However in my case, and I'm sure I'm not alone on this, I tend to pick an incredibly unrealistic goal and time frame, only to come up short and feel miserable when I don’t miraculously look like an Adonis after two weeks. And this ultimately lands me back at square one, with that new piece of equipment now acting as the most expensive clothes hanger I’ve ever purchased.

When setting a goal to be healthier, you must be reasonable. If you want to look like a UFC Champion, you can…but if your only experience of the sport came courtesy of the video game, chances are it will take more than 30 minutes a day for two weeks. Or if you want to run the New York City Marathon, it's best to prepare slowly, rather than head off onto a trail to run 26 miles, having never ran more than 3 (I'm so guilty of this).

This New Year’s, aim to be healthy but give yourself proper time and resources to do so. That way, when you start to see results, you'll be even more motivated to continue the program and actually get that rockin' body you’ve always wanted. However, if you believe the hype and expect it to be fast and easy, you may feel pretty disappointed and discouraged when it doesn't happen.

Tip #2: Let's Climb Mt. Everest!

Last January I got a call from a good friend who announced that his resolution was to going to climb Mt. Everest in the New Year. He was talking a mile a minute about how excited he was and couldn't wait to get started. He even asked his boss if he could take time off work, what would be six months from then. I was very excited for my friend too. Why not? How many people can say they climbed Everest, right?

Then we started talking and he mentioned that he has never been mountain climbing, only hiking through parks, which is like saying you want to go from miniature golf to playing on the PGA Tour. As well, he said that he didn't even know much about mountain climbing but was going to do take a class from a "guru" who lived in town. Despite obviously slim odds, I was optimistic for him and wished him well…until I got a call two weeks later from my depressed friend who had finally realized what he was getting into.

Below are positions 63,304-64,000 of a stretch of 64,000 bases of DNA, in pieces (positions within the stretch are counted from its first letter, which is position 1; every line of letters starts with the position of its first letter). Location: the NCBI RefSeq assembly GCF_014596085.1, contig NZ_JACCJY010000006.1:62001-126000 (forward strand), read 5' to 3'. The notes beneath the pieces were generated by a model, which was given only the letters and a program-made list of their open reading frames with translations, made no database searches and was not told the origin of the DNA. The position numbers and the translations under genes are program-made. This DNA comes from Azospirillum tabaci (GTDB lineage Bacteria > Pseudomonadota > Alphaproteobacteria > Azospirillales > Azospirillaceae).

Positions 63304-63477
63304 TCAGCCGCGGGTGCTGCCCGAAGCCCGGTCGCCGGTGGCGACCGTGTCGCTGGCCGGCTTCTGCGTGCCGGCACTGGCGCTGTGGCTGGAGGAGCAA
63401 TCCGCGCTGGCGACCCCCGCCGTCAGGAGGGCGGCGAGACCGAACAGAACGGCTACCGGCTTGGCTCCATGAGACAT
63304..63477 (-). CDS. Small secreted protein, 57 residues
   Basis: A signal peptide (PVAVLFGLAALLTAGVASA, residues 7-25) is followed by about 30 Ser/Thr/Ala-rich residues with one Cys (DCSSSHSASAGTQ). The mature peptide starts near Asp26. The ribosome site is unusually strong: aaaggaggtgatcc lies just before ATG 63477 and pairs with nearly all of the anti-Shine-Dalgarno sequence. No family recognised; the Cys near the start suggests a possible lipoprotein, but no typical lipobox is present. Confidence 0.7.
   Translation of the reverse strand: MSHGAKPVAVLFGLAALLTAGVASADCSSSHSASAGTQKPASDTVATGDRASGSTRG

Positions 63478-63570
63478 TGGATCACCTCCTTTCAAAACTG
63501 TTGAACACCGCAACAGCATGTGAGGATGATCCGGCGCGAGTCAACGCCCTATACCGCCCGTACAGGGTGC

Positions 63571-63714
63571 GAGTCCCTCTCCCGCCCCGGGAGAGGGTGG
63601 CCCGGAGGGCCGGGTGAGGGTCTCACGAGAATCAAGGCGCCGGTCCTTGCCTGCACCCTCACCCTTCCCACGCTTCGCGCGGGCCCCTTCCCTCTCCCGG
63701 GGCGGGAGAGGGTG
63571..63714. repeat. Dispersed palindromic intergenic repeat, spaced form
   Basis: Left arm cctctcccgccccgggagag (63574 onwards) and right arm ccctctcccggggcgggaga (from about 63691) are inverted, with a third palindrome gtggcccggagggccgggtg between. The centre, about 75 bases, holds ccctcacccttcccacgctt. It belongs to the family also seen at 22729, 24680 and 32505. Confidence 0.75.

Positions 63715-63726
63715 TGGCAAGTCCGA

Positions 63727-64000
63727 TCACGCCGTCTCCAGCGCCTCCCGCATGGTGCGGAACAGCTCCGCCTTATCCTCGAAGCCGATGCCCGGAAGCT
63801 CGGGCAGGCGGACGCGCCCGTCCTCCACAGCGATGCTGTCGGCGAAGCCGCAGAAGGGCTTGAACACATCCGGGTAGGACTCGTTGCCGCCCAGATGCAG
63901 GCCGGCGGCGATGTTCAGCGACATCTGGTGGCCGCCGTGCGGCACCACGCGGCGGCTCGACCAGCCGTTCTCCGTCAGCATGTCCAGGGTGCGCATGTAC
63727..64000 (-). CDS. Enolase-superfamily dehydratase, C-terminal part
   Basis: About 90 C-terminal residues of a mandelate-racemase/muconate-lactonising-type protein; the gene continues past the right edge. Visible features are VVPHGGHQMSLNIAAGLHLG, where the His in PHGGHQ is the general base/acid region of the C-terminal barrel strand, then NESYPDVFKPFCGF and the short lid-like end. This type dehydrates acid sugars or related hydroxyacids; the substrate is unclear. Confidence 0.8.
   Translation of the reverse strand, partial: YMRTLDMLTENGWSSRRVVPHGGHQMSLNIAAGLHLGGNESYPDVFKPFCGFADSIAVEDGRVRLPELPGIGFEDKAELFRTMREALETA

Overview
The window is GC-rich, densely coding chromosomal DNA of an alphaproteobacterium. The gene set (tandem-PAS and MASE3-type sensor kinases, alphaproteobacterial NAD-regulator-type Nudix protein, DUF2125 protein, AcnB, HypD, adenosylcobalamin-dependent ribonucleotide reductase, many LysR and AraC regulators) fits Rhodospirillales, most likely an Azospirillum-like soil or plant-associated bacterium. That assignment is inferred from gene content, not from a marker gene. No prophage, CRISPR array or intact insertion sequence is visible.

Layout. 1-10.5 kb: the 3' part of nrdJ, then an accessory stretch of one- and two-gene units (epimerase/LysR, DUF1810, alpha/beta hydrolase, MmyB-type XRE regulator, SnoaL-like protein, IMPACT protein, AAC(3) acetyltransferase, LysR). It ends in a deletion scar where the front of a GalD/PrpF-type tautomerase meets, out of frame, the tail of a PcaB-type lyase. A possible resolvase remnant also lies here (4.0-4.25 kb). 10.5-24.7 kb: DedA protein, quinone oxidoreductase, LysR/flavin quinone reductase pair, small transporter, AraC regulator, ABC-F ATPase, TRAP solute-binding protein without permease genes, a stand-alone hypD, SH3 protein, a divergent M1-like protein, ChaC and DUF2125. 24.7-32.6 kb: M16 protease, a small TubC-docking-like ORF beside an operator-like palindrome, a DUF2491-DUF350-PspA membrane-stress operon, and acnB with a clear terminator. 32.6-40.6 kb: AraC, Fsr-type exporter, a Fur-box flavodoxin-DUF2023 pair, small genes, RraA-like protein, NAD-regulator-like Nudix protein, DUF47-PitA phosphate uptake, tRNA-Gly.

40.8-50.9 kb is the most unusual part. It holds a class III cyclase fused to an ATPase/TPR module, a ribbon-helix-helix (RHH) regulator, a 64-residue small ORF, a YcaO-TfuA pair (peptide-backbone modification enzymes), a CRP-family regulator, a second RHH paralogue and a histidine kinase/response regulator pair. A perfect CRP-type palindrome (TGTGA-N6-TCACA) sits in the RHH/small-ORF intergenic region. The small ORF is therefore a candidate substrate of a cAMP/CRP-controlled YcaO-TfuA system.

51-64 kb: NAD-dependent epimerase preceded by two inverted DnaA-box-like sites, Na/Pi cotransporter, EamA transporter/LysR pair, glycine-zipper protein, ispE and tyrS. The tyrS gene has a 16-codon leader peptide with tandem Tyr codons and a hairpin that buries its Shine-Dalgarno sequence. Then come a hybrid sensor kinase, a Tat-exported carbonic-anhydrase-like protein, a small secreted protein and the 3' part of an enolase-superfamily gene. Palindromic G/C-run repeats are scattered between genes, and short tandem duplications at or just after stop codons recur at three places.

This is an example of an improper New Year's resolution – improper because it has such a high level of difficulty so as to be unattainable for the average person. Anyone could look like a UFC Champion and have abs that make women swoon, if they put in the time and training. However, unlike the unrealistic, yet somewhat attainable goal of getting ripped and lean, this Everest resolution is simply impossible for most of us. My friend was going from zero to 100 with no break pedal. His goal was completely outside the realm of possibility, not least because the trip alone would cost $5,000, which my friend didn’t have. To that, add $2,500 of required equipment and $150 per week for training with the mountain climbing "guru."

My friend should have aimed slightly lower – like maybe learning to do indoor rock climbing – and a lot cheaper. Instead, he was amped up to tackle the world’s tallest mountain, a feat that has only ever been achieved by about 3,000 experienced climbers, and has caused hundreds of deaths. My friend felt completely broken down before he could even purchase his new climbing coat.

So before you plan that big trip to stand on top of the world, make sure you have done all your research to see if it's even feasible, so you aren't let down as you get too invested in it, both emotionally and financially.